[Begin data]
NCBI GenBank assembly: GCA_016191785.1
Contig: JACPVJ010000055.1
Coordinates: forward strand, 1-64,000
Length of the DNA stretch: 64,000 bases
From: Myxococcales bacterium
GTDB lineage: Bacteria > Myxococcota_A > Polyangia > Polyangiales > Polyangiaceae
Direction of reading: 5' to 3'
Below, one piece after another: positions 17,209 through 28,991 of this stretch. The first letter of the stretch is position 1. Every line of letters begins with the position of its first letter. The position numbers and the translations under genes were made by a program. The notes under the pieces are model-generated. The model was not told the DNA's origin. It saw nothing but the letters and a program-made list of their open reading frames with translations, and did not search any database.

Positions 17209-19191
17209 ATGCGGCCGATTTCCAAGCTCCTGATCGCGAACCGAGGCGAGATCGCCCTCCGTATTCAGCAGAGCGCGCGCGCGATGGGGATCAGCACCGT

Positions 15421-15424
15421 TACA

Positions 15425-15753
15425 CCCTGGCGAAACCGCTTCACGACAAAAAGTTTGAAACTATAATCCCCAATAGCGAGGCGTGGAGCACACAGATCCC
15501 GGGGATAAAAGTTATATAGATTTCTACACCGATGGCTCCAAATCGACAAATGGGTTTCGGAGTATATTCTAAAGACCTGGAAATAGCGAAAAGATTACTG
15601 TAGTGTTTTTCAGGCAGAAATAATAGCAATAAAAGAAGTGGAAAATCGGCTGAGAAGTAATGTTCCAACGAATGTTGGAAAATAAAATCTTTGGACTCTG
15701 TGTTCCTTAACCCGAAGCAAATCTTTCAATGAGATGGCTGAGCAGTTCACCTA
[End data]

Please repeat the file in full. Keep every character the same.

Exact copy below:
NCBI GenBank assembly: GCA_016191785.1
Contig: JACPVJ010000055.1
Coordinates: forward strand, 1-64,000
Length of the DNA stretch: 64,000 bases
From: Myxococcales bacterium
GTDB lineage: Bacteria > Myxococcota_A > Polyangia > Polyangiales > Polyangiaceae
Direction of reading: 5' to 3'
Below, one piece after another: positions 17,209 through 28,991 of this stretch. The first letter of the stretch is position 1. Every line of letters begins with the position of its first letter. The position numbers and the translations under genes were made by a program. The notes under the pieces are model-generated. The model was not told the DNA's origin. It saw nothing but the letters and a program-made list of their open reading frames with translations, and did not search any database.

Positions 17209-19191
17209 ATGCGGCCGATTTCCAAGCTCCTGATCGCGAACCGAGGCGAGATCGCCCTCCGTATTCAGCAGAGCGCGCGCGCGATGGGGATCAGCACCGT

Positions 15421-15424
15421 TACA

Positions 15425-15753
15425 CCCTGGCGAAACCGCTTCACGACAAAAAGTTTGAAACTATAATCCCCAATAGCGAGGCGTGGAGCACACAGATCCC
15501 GGGGATAAAAGTTATATAGATTTCTACACCGATGGCTCCAAATCGACAAATGGGTTTCGGAGTATATTCTAAAGACCTGGAAATAGCGAAAAGATTACTG
15601 TAGTGTTTTTCAGGCAGAAATAATAGCAATAAAAGAAGTGGAAAATCGGCTGAGAAGTAATGTTCCAACGAATGTTGGAAAATAAAATCTTTGGACTCTG
15701 TGTTCCTTAACCCGAAGCAAATCTTTCAATGAGATGGCTGAGCAGTTCACCTA